An impressive fireworks display above thousands of awed spectators kicked off the 2010 World Expo in Shanghai, China on May 1. The theme of the sixth-month long show is “Better City, Better Life,” and the world nations showcase their take on sustainable development, along with their cultures and achievements, in some 200 pavilions sprawled on 3.5 million square meters.
The organizers claim that it is the largest show in the history of world expos and also expect to set an attendance record with 70 million visitors.
World expos traditionally have served as a vehicle to position the host country as an important economic power in the global marketplace. This expo is no exception. The Chinese government says it has spent more than $4 billion on the World Expo – double what it spent on the Beijing Olympics. A good portion of this money went towards improving the city’s infrastructure and new construction, including the new subway lines that connect the expo site to the rest of the city and the airport.
From the mermaid, the symbol of Norway’s Oslo, to the lock of van Gogh’s hair at the Netherlands’ pavilion, to the tropical forests of Brunei, most countries also stepped up to the plate. The architecture and design elements used in the installations could be the new world in show design and find applications in future tradeshow exhibit design and museum environments around the world. The U.K.’s Seed Cathedral, for example, features about 60,000 lit acrylic rods containing a variety of seeds from different plants. On a giant screen on the façade of the Argentine pavilion, visitors can show off their best soccer passes and tango moves. And of course there is the Swiss pavilion, for example, features a map of Switzerland with a ski lift carrying visitors across the Alps.
One of the most striking pavilions is The Dream Cube, representing Shanghai Corporate Community, was designed by New York-based ESI Design in collaboration with Chinese architectural firm Atelier FCIZ Architects. Inspired the city of Shanghai and its citizens, it is a 40,000-square-foot immersive multimedia experience, with beds of glowing LED crystalline reeds changing color with the sweep of visitors’ hands, a 360-degree interactive theater where audience’s gestures and actions trigger changes in the environment around them and even the color of the building’s façade, built of used CD cases.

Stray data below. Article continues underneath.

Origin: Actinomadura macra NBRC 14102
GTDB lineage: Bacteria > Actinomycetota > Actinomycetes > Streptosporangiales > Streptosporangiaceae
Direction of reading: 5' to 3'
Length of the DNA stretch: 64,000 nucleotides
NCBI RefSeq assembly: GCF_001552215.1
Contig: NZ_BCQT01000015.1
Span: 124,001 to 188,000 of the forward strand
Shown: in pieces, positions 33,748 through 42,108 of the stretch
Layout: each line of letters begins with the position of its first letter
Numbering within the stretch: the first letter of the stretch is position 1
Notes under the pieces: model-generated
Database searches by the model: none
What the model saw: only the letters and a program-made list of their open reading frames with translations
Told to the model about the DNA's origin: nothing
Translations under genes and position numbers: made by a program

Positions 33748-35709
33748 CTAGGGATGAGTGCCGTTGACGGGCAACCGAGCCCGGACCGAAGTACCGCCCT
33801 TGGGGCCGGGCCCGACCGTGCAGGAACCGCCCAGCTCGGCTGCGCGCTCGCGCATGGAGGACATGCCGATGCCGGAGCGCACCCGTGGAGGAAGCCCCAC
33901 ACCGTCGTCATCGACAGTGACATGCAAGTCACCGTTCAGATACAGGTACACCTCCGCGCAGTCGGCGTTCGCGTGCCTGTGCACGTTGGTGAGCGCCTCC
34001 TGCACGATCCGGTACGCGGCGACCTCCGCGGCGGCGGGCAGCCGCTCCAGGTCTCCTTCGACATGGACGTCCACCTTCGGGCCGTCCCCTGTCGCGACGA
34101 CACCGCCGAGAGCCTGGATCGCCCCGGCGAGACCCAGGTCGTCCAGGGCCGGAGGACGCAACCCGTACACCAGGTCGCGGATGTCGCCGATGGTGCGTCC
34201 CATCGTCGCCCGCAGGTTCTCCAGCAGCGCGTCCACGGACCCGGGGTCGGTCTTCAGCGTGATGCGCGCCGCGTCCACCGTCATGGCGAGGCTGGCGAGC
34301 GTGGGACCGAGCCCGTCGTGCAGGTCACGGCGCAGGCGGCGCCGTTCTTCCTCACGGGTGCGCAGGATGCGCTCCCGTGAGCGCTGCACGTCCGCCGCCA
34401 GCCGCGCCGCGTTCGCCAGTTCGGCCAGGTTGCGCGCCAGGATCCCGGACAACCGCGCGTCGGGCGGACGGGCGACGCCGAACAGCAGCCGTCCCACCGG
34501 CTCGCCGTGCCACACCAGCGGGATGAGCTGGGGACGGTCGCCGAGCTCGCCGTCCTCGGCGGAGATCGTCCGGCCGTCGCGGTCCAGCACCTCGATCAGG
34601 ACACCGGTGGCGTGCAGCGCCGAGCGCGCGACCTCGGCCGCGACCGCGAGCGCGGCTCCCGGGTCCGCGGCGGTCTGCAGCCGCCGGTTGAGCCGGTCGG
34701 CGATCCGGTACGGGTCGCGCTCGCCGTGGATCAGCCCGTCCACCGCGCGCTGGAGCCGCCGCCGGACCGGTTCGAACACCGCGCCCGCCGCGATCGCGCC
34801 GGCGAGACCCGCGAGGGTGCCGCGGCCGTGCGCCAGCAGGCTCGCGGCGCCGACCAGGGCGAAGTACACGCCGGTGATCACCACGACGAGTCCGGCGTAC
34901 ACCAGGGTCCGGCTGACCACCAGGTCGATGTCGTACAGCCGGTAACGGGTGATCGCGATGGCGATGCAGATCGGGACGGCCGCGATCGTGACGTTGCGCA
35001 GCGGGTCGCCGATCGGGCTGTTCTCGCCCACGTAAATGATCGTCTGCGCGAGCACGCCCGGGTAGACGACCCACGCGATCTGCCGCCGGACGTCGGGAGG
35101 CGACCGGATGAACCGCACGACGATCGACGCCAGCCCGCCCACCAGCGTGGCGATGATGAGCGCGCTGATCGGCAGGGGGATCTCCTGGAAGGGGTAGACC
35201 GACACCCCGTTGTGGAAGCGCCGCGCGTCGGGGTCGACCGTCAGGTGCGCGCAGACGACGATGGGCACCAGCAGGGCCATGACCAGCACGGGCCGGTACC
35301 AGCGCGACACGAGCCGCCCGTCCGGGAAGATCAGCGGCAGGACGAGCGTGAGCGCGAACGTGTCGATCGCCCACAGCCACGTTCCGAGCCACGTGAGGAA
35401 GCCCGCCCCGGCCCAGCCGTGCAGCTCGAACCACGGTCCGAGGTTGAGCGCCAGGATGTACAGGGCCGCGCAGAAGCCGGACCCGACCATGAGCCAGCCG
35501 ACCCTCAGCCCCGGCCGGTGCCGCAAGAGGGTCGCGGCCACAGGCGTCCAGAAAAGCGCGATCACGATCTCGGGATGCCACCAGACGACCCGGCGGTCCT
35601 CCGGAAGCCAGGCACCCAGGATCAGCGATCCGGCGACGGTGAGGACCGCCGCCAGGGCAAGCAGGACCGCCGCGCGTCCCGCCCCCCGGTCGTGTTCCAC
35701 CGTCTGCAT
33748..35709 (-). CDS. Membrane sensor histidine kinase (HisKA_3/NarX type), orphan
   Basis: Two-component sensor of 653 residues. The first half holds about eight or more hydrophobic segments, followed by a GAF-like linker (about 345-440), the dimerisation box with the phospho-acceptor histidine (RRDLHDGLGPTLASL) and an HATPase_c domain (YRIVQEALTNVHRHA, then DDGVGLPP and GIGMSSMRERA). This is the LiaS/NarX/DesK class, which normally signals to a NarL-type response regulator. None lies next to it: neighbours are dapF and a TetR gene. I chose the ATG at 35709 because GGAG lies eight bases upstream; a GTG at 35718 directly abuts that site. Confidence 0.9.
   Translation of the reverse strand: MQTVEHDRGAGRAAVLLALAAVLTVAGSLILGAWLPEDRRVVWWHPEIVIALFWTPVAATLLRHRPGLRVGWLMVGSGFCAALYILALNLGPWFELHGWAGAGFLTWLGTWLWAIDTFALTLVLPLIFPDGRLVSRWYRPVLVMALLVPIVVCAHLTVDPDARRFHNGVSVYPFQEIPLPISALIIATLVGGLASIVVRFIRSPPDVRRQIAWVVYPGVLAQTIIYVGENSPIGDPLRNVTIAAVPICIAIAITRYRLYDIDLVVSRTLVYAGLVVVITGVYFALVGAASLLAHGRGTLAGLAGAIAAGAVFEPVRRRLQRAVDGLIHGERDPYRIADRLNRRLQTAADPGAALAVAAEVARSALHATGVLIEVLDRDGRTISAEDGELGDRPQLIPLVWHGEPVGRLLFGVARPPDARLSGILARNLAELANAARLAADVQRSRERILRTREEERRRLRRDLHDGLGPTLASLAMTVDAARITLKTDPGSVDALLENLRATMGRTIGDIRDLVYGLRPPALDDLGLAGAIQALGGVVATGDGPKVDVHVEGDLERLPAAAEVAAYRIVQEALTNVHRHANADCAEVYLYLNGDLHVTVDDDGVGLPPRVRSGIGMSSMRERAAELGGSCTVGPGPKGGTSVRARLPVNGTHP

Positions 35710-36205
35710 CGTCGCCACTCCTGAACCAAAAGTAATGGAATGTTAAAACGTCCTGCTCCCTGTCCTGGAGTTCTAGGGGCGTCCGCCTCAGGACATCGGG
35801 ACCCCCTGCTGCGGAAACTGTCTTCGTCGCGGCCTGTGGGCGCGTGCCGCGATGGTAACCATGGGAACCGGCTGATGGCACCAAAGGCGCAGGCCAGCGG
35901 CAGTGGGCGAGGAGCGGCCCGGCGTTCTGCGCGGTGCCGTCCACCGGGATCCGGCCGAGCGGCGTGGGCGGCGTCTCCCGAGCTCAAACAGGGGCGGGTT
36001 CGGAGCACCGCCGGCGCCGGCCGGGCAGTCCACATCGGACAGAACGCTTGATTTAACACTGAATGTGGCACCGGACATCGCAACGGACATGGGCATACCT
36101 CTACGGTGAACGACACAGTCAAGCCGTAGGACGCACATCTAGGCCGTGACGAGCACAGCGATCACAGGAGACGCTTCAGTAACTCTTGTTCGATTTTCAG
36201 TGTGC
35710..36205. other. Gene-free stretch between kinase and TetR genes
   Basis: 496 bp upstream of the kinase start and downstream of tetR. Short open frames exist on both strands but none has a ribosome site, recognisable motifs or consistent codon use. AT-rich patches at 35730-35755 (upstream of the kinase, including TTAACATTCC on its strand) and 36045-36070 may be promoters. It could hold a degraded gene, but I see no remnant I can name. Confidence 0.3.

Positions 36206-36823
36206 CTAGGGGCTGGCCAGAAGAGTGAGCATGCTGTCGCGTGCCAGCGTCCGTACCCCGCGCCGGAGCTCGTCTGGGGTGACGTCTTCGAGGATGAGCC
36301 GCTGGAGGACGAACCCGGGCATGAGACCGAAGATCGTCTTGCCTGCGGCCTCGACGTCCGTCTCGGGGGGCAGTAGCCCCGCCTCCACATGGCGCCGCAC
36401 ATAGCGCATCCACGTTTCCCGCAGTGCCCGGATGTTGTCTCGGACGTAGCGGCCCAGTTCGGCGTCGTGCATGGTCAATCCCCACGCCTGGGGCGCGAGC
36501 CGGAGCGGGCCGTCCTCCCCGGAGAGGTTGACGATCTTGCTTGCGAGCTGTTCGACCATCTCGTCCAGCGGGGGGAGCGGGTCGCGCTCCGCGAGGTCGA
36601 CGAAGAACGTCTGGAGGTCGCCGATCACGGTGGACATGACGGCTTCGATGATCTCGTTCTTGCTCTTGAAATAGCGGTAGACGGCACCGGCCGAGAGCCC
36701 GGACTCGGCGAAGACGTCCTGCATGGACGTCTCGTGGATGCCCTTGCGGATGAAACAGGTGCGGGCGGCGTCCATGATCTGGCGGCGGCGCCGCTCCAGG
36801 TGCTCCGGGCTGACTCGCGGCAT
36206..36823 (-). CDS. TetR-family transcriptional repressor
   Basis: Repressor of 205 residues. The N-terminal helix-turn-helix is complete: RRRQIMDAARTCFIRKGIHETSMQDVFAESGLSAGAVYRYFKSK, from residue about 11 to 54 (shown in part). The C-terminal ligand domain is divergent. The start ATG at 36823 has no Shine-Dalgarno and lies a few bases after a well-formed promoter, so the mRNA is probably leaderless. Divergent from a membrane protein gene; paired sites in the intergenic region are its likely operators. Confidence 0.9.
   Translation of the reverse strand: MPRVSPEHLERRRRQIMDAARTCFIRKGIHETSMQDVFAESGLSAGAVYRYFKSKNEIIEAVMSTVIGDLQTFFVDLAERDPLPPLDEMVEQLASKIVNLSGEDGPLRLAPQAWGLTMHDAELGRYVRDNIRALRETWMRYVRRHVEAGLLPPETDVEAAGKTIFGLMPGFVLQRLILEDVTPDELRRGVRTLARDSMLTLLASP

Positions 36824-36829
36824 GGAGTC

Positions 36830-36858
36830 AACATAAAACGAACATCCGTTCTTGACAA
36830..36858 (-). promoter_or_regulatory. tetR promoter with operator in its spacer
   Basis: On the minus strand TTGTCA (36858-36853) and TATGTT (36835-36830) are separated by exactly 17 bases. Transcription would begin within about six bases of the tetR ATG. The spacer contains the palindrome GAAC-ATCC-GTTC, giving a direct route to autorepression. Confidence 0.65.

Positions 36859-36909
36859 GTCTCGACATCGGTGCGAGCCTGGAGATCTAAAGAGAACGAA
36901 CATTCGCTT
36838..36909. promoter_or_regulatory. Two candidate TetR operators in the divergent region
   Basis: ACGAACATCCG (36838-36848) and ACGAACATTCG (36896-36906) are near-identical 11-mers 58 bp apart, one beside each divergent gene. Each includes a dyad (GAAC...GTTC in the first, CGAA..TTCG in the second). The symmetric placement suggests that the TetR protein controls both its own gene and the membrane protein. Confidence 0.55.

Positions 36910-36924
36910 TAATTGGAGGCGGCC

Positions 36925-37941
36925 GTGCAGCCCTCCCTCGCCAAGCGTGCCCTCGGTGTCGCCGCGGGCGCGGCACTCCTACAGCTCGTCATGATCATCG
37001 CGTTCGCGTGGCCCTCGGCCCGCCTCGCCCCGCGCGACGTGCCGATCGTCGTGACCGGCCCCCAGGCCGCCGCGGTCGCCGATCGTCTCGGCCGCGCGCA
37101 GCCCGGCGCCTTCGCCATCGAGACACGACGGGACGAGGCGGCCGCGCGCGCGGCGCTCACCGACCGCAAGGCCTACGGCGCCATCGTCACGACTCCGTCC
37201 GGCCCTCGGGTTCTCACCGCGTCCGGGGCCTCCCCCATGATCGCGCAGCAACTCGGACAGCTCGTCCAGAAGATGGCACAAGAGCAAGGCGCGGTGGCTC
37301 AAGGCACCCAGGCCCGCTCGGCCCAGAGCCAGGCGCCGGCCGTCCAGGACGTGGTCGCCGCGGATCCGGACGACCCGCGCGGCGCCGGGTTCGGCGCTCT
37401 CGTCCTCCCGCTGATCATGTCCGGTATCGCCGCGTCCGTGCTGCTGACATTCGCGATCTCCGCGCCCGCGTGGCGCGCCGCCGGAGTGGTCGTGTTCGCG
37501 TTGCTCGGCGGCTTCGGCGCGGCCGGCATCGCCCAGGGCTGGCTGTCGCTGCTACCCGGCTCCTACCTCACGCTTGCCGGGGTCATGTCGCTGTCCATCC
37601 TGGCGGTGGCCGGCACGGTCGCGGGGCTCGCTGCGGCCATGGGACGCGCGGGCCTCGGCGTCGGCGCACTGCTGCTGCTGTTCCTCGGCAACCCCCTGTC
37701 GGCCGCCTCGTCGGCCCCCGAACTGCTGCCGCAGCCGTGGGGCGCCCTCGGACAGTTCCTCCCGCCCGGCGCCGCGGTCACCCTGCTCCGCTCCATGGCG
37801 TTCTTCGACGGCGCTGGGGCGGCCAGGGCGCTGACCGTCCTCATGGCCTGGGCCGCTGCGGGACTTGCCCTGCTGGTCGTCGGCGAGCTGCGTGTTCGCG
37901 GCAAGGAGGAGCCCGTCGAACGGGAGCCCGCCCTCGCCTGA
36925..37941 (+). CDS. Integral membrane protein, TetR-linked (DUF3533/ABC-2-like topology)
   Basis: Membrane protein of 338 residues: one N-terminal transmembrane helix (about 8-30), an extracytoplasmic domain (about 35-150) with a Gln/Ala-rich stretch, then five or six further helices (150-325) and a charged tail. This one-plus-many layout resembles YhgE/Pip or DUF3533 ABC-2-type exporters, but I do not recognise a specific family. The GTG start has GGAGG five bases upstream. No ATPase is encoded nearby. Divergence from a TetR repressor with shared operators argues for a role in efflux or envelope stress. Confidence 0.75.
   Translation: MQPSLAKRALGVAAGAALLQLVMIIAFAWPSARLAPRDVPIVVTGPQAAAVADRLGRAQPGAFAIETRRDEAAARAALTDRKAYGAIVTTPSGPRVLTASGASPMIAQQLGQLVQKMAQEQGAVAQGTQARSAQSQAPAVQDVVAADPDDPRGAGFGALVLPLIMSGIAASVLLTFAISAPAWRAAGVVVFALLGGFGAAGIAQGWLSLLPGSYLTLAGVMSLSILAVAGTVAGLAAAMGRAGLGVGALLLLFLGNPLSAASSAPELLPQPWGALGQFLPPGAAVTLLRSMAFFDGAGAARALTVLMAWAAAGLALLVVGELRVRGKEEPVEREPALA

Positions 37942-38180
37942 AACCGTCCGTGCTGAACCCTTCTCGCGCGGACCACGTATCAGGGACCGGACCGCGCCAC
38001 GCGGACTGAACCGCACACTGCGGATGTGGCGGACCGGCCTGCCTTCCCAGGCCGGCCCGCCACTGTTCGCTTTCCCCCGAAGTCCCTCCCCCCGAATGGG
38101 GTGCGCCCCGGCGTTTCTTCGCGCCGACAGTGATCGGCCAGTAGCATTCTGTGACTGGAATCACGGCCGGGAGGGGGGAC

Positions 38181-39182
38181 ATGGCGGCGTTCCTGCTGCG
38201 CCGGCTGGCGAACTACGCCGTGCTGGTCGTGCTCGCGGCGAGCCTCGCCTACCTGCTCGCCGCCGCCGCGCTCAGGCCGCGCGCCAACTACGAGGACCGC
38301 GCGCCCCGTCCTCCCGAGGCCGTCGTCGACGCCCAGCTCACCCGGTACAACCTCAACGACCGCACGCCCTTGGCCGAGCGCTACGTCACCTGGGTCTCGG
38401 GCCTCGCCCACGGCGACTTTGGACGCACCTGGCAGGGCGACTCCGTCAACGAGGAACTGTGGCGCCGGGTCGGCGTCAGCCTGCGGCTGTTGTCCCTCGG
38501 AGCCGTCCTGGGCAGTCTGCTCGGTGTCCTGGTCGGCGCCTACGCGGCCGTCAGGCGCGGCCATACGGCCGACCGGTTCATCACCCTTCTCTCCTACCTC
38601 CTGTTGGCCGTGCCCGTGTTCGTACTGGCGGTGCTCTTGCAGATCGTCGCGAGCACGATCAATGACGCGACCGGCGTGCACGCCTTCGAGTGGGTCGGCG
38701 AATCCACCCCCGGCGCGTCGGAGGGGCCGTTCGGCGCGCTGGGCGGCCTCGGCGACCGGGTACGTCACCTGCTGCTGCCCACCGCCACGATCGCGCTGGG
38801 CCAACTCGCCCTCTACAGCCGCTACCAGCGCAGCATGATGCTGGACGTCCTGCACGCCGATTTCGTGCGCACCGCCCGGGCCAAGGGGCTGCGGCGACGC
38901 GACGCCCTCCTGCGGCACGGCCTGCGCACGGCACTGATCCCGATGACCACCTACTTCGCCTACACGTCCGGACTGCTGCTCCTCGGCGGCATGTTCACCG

“I like to design something where the story is composed by the people participating in it,” Edwin Schlossberg, ESI’s principal, told Fast Company magazine. “It’s a sign of where we’re going, and we’re just beginning that odyssey now.”
The U.S. pavilion opened to mixed reviews. Plagued by fundraising problems, it was the last to join the expo and has set an example of incorporating sponsorships into every little element. Inside a structure that has been compared to a large car dealership, visitors get to experience a four-dimensional movie presentation exploring ties between the United States and China.
“We faced the initial challenge of putting 60 of the world’s biggest brands under one roof,” said content creator Greg Lombardo from Burbank, Calif.-based BRC Imagination Arts, which created the pavilion shows. “This is actually much of a soft branding exercise. I think that’s actually the remarkable story.”
Members of the global tradeshow and events community will also get a chance to experience the expo during upcoming IFES meeting that will be held in Shanghai June 21-26. The Shanghai 2010 World Expo continues through the end of October.